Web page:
Peter had been popular—the others had sought him out. He was happy to do the thing the others were leery of, or felt was somehow not manly. None of them blabbed about his ability to roll onto his tummy or lift a knee against a tree to let them have a go. He didn’t care what anyone thought. It didn’t make him feel any less of a bloke for it—he simply liked the feeling. His availability had always come at a cost, though. He’d invariably asked, “A ride there for a ride back?” And they’d always nodded dumbly, their knees trembling, knowing the reciprocal ride back was as rare as hens’ teeth. Dick Williams had been one of the few of his mates who had been happy to allow Peter to climb on after he’d had a turn, or to get on his knees and give him a gobbie afterwards to bring him off.
“Christ you’ve got some muscles on you, Pete Dixon.”
“Comes from doing push-ups with blokes on my back who say ‘I don’t do that anymore’.”
Richard snorted softly. “Guess that’s something you didn’t give up in the army?”
“I’ll bet you a fiver you didn’t either.”
Richard didn’t reply, he merely shrugged and looked over his shoulder out of the doorway. It’s what nervous blokes did, Peter thought. What have you got to be nervous about, Richard Williams? Those were his thoughts, but something below his belt had answered his question.
“So, we gonna go have a squiz at your truck?” Richard asked, offering his packet of tailor-mades.
“In a minute,” Peter said, shaking his head at the offer of a Chesterfield and then taking his makings pouch from the pocket of his shirt, which had been draped over the back of a chair.
“What you waiting for?”
“You to take your clobber off and get in there,” Peter said, tossing his head in the direction of the room in which he’d been sleeping for the past three days.
“I dunno, Pete … it’s been a long while, and as I said, I don’t—”
“Get in there, Williams,” Peter said with a growl as he lit his cigarette. “The squiz at the truck can wait a bit, there’s something in your pants I want a gander at first.”
He watched for a few seconds while Richard fumbled with his shirt; his hands were trembling. There’d always been a lot of chemistry between them. It was something he’d almost tasted the moment Richard had poked his head around the doorway.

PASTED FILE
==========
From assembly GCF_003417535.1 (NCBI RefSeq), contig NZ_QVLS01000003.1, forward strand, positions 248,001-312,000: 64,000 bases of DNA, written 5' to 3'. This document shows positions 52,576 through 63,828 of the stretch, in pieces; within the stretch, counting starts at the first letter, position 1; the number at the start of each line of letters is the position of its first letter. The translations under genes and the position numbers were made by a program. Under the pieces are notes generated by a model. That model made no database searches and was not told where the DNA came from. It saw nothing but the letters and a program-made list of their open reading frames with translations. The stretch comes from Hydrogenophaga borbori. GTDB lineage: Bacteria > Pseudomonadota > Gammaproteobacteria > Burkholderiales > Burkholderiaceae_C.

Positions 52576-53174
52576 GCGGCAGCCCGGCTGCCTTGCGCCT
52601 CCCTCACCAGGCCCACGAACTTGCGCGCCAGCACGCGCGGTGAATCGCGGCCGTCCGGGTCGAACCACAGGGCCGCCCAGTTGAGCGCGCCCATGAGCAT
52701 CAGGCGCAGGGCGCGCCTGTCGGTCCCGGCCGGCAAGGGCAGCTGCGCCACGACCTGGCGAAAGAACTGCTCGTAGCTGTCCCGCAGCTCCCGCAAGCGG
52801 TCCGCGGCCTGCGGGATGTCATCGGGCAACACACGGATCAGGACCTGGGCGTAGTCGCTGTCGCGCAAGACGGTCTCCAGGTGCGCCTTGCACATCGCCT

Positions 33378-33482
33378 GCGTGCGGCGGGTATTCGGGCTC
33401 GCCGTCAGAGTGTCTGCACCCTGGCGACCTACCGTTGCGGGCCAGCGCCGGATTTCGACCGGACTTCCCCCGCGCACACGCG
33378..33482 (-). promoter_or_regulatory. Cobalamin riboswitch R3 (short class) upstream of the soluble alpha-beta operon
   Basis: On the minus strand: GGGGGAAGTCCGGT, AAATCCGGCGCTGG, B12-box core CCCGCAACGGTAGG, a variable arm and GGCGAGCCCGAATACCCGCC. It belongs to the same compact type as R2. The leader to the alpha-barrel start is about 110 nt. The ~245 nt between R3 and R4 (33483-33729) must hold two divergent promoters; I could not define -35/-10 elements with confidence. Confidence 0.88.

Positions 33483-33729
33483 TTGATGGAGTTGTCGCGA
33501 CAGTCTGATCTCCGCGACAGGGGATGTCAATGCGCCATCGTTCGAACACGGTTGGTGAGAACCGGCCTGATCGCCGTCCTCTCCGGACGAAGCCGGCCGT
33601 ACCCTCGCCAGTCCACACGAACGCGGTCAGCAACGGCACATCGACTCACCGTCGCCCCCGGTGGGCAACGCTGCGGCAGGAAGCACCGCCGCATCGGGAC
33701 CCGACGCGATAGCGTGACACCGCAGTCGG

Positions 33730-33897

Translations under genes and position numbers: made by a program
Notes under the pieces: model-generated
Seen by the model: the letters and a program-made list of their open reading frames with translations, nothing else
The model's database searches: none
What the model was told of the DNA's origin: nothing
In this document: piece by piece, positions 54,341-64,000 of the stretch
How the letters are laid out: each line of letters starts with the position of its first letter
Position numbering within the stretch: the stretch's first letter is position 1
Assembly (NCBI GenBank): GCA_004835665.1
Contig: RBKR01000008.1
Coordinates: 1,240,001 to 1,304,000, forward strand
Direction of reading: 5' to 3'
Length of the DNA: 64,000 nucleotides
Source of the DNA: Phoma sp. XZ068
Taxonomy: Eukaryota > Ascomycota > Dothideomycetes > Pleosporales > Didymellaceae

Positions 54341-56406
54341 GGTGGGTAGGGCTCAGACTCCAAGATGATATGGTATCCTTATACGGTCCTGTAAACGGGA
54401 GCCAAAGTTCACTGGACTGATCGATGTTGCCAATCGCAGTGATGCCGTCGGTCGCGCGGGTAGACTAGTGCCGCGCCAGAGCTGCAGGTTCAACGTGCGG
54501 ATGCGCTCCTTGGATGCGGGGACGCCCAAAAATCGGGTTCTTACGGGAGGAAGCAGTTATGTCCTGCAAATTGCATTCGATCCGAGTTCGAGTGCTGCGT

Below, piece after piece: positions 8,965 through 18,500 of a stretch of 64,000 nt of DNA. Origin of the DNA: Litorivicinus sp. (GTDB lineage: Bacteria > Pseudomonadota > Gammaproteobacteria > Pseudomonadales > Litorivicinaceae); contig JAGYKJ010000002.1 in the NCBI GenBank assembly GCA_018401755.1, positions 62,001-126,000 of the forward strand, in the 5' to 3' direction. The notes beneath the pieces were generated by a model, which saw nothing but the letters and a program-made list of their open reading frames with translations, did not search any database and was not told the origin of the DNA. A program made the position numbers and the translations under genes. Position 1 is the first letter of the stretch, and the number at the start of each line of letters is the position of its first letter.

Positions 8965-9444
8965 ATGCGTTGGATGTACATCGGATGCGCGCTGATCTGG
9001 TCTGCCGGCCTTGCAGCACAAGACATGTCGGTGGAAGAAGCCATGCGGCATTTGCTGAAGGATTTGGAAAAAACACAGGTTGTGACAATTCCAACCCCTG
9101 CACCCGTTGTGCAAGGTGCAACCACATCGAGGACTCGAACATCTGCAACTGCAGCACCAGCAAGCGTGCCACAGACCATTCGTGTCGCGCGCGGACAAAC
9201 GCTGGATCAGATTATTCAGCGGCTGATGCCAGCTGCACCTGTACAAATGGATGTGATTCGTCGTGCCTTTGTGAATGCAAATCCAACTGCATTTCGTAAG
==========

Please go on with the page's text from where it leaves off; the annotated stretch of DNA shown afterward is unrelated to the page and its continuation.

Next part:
“Let me unbutton your shirt,” Peter said gently, passing him his lit cigarette.
“Unless they had different names for them in the part of the army you served in, Pete, that’s not my shirt,” Richard said with a laugh.
“Buttons, buttons, shirt or pants, they all have to be undone, sooner or later.”
About the Author
After a thirty year career as a professional opera singer, performing as a soloist in opera houses and in concert halls all over the world, I took up a position as lecturer in music in Australia in 1999, at the Central Queensland Conservatorium of Music, which is now part of CQUniversity. Brought up in Australia, between the bush and the beaches of the Eastern suburbs, I retired in 2015 and now live in the tropics, writing, gardening, and finally finding time to enjoy life and to re-establish a connection with who I am after a very busy career on the stage and as an academic. I write mostly historical gay fiction. The stories are always about relationships and the inner workings of men; sometimes my fellas get down to the nitty-gritty, sometimes it’s up to you, the reader, to fill in the blanks. Every book is story driven; spies, detectives, murders, epic dramas, there’s something for everyone. I also love to write about my country and the things that make us Aussies and our history different from the rest of the world. I’m research driven. I always try to do my best to give the reader a sense of what life was like for my main characters in the world they live in.